Tuesday, May 03, 2011

Why do the words "inflammable" and "flammable" mean the same thing?

I attended an introductory course on the Laws and Regulations on Scheduled Waste in Malaysia recently and I was particularly annoyed when the trainer highlighted a "mistake" in the English version of the Environmental Quality Scheduled Wastes Regulations. She ridiculed the use of the word "inflammable" to mean "easily burst into flame" in the legal document and wondered why such "obvious" mistake can escape the eyes of so many law practioners. I immediately objected to her interpretation and pointed out that the use of the word "inflammable" is correct in its context, but unfortunately she did not believe in me.

First of all, you need to believe that the lawyers are not idiots and the use of correct terms in a legal document is of paramount importance to them. So, the probability of lawyers making such an "obvious" mistake is practically zero. So, if you can accept that lawyers are not stupid, move on to my next paragraph, else you may stop reading here.

If the use of the word "inflammable" is correct, what is the fallacy in the trainer's interpretation of the word? To answer this question in full, you need to have some understanding on the etymology of the words "inflame", "inflammable", "flame", and "flammable".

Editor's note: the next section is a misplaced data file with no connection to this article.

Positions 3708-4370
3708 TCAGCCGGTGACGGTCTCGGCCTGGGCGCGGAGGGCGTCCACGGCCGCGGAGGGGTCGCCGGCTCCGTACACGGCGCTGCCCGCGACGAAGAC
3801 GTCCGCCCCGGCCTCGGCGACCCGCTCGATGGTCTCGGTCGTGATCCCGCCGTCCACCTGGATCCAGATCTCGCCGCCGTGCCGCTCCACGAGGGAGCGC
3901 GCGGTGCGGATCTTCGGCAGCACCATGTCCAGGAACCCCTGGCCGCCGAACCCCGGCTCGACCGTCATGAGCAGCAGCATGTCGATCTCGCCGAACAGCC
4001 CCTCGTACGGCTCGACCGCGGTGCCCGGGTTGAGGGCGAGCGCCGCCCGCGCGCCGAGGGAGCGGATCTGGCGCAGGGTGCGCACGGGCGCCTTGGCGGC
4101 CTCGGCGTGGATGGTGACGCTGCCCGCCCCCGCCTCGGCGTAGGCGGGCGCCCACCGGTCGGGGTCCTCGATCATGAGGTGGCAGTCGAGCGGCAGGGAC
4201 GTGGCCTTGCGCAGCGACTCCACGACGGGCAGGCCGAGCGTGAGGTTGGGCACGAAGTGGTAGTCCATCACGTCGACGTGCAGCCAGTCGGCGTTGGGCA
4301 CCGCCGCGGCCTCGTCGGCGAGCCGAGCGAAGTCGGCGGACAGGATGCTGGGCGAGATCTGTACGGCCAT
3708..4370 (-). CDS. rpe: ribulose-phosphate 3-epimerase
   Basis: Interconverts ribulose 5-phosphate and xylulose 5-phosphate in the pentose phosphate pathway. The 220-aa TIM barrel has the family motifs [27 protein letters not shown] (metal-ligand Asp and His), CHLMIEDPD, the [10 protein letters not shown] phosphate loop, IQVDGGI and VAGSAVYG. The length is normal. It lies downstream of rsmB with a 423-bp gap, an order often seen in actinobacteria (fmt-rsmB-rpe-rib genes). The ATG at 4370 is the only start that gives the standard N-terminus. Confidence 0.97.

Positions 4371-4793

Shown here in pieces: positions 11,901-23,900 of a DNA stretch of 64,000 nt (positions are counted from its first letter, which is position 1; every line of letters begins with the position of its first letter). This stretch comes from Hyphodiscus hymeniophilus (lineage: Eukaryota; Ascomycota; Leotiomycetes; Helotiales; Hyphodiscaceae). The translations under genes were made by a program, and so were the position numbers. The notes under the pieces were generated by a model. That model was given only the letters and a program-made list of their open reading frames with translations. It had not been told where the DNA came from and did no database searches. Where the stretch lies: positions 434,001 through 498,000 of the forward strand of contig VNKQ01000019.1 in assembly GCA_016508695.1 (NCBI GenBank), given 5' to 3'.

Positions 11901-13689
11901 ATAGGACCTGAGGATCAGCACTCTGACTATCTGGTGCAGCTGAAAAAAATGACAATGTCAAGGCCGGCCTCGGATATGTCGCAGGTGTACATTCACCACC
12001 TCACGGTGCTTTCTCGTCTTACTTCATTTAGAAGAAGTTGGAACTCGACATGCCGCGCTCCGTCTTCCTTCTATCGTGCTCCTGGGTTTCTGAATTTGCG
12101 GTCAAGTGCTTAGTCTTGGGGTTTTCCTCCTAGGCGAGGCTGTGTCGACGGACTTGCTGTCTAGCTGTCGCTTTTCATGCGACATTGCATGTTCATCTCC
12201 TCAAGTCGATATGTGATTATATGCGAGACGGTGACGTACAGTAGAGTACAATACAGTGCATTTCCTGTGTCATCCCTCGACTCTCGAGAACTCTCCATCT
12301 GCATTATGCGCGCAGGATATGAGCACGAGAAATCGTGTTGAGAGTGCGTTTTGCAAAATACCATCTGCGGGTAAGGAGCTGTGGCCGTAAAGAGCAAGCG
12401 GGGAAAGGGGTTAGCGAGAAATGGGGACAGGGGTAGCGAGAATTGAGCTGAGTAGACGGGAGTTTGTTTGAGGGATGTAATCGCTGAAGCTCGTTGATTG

Contrary to popular belief, the word "inflammable" is not the negative form of "flammable" as the word "inflame" is not formed by the Latin prefix "in-" and the verb "flame". It is, in fact, a word on its own right. The word "inflame" was first used by John Wycliffe in his English translation of the Bible in 1382.

Loo! forsothe the day shal cumme, brennynge as a chymney; and alle proude men, and alle doynge vnpite shuln be stobil; and the day cummynge shal enflawme hem, saith the Lord of oostis, whiche shal not leue to hem rote and buriownyng. (Malachi 4:1)
in which Wycliffe obviously meant to use the word to convey the meaning of "burst into flames" or "to set ablaze". Therefore, naturally, adding a suffix "-able" to the word "inflame" has the following effect:

"inflame" + "-able" = capable of being inflammed
In the history of the English language, this combination was first used in 1605 in a chemistry book.

1605 Timme Quersit. i. xiii. 54 The sulphurous substance and inflamable matter.
Next, I would like to touch on the word "flammable" which is obviously formed as follows:

"flame" + "-able" = capable of emitting flame = "inflammable"
The word "flammable" was first found in a 19th century translation of Lucretius by Thomas Busby, about 200 years after the word "inflammable" was introduced by Timme.

1813 Busby tr. Lucretius I. 731 That igneous seeds, no longer linked To matter flammable, become extinct.
I hope by now you are convinced that the words "inflammable" and "flammable" carry exactly the same meaning.

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